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Average Rating Given : 5.00000
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REVIEWS

Urinetown: The Musical, by music and lyrics by Mark Hollmann and book and lyrics by Greg Kotis
A Must See. . .
Thursday, June 12, 2008
5.0
I wrote this before logging in, and now I see how familiar my review is to the other's on this page, which should create a stronger testament to the truth of our reviews.

Urinetown is a show that can either be unbelievably entertaining or a complete wreck, with varying levels of success in between. Onstage Atlanta’s revival of Urinetown proved not only to be incredibly entertaining but also technically sound. I saw the show twice during its original run, and I loved it then so I didn’t think it would be any better. My expectations, however, were proved wrong. Not only was the revival of Urinetown just as much if not more entertaining, but the technical aspects of the show were fine-tuned. There is absolutely no comparison between the sets of the two shows. The set in the revival not only created the atmosphere for the story, but it also aided the smooth flow of the production from scene to scene. The choreography of the revival appeared much more challenging, and the blocking truly accomplished its purpose in helping to further communicate the story. A particular favorite scene where I was intrigued by the staging was the Act One Finale.

But a musical can’t be impressive based on the technical aspects alone. The sound of the chorus as well as individual singers is absolutely astounding. I have no doubt in my mind that each individual cast member has a powerhouse of a voice, or else their sound as a whole could not possibly be so overwhelming(in a good way!). Particular favorites of mine were “Privilege to Pee,” with Ms. Pennywise literally blowing the house away with impeccably strong vocals, “Urinetown” (honestly, I’ve never felt the vigor and intensity in this song in any other show I’ve seen-and this cast doesn’t even have microphones!), "Look at the Sky," which has never been one of my favorites until I heard this Bobby Strong's ridiculously amazing voice, and “Run Freedom Run,” during which the cast maintained incredible energy that made the audience want to get up and dance with them(although we couldn't possibly keep up because of the challenging choreography)! I also enjoyed the fact that each character was distinct in his/her role. No two characters were alike, which takes both individuals working alone and closely together as a cast.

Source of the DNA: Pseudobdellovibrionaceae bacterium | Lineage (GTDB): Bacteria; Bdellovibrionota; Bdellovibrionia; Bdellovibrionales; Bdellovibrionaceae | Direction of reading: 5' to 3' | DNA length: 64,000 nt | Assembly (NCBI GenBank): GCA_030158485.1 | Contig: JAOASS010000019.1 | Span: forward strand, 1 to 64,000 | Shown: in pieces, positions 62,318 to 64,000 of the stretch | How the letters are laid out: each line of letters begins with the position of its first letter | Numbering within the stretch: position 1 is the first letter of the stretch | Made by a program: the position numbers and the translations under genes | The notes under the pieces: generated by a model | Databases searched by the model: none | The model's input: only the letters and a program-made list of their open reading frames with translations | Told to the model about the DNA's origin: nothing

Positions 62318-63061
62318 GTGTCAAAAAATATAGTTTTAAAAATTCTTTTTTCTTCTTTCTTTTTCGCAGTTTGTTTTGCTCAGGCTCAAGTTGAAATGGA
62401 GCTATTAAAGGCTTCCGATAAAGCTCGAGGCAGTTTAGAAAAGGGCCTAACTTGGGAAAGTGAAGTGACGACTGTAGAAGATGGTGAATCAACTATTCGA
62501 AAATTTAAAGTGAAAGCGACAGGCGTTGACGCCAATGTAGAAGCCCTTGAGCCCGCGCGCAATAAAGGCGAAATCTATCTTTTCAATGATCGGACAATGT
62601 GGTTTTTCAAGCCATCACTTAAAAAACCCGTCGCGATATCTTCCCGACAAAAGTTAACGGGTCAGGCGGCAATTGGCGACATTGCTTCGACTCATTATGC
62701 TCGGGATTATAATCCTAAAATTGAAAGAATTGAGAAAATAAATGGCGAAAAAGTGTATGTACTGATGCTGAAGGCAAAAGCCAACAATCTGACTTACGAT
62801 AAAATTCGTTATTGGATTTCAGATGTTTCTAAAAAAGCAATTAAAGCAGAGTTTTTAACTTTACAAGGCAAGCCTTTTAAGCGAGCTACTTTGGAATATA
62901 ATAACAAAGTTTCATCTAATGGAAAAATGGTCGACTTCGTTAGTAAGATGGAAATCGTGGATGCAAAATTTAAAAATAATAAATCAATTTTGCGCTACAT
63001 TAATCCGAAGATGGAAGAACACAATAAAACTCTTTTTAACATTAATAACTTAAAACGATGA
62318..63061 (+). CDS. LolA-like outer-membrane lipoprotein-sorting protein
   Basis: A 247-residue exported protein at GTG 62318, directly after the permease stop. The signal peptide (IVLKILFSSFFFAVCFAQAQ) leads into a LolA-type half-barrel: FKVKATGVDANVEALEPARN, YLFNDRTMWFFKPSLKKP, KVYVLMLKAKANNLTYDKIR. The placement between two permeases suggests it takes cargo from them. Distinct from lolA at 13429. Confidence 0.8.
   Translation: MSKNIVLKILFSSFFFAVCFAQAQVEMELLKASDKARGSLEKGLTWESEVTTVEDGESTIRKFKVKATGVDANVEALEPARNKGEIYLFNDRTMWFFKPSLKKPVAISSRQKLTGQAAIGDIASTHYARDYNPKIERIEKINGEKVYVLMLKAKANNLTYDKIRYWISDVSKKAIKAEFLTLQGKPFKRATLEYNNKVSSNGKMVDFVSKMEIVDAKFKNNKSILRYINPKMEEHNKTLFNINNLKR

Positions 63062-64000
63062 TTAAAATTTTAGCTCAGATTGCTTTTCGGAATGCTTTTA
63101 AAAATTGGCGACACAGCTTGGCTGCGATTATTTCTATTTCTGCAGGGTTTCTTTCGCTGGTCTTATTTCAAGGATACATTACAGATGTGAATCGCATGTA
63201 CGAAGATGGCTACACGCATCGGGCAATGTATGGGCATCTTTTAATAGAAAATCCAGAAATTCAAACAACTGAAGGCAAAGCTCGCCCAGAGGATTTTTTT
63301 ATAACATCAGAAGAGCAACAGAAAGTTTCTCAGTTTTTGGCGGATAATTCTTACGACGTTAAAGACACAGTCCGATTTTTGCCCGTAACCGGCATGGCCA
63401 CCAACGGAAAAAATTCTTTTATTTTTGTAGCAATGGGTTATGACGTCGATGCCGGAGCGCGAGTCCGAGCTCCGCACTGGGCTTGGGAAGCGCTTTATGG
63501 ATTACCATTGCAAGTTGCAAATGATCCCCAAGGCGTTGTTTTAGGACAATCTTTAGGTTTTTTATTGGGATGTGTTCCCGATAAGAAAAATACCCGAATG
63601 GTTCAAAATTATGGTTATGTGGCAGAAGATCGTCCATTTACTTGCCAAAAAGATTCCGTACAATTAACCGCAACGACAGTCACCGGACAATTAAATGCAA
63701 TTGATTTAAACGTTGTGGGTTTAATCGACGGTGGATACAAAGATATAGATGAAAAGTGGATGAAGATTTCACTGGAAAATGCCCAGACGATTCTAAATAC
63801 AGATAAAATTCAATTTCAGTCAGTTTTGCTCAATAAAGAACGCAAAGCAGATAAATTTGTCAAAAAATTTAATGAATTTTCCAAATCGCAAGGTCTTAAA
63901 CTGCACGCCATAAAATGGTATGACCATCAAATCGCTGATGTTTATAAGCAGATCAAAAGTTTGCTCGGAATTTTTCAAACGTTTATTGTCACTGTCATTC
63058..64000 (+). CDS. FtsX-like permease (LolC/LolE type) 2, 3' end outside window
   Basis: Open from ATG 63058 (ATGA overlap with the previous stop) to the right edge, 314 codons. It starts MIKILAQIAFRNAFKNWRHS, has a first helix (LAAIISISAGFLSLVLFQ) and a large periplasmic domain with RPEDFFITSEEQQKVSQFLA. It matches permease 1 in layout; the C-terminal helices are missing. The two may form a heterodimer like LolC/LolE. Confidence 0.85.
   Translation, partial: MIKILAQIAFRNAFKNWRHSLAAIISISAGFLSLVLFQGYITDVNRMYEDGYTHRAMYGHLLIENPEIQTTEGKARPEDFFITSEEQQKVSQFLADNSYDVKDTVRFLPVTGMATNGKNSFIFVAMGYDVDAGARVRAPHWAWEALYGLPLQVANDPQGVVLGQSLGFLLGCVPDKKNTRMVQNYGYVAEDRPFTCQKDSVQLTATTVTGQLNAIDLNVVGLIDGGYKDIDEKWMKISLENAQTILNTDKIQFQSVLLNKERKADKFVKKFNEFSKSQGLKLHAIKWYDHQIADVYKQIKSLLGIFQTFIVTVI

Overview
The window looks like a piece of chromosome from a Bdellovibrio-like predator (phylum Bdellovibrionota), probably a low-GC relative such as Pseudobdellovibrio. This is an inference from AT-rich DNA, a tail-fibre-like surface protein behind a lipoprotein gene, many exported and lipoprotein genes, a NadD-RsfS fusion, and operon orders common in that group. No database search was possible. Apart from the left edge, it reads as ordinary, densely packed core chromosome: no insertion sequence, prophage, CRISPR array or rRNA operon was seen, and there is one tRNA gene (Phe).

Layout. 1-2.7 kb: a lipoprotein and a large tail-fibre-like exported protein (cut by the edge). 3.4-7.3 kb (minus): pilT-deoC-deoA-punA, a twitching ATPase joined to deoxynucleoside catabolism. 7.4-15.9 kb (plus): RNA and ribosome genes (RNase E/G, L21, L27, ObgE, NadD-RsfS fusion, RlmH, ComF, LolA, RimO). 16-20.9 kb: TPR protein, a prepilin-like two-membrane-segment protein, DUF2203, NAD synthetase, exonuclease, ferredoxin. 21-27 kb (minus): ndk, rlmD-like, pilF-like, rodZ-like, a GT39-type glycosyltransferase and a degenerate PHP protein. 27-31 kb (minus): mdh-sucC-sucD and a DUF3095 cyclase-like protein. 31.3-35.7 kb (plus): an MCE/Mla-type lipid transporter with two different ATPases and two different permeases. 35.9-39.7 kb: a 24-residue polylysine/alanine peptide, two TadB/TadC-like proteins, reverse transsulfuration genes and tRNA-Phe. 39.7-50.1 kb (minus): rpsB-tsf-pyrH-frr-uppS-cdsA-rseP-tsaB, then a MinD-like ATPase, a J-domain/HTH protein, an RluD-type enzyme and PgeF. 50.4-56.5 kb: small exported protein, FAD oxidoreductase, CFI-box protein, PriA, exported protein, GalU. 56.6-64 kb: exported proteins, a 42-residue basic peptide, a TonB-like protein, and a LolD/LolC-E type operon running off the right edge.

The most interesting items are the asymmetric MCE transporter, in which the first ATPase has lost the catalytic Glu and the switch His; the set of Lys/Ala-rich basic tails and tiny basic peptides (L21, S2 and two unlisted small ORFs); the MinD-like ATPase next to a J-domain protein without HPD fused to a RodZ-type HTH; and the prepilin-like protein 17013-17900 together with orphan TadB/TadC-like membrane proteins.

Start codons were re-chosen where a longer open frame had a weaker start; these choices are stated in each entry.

I think it’s pretty clear that I believe this to be an incredible show, but what distinguishes it as such is not just their mastery of the basics. What impresses me is when someone takes a smaller role and makes it memorable. Mr. McQueen takes his one solo in “Mr. Cladwell” and made me think, wow, that guy can sing. A solo I never noticed in the million times I’ve listened to the song, or the times I’ve seen the show and here I was, remembering it and discussing it with a fellow audience member. I appreciate that; I appreciate the thought and effort each individual places in his/her character. It’s clear that each cast member is “following his heart” by creating what he loves, and that is, great art.

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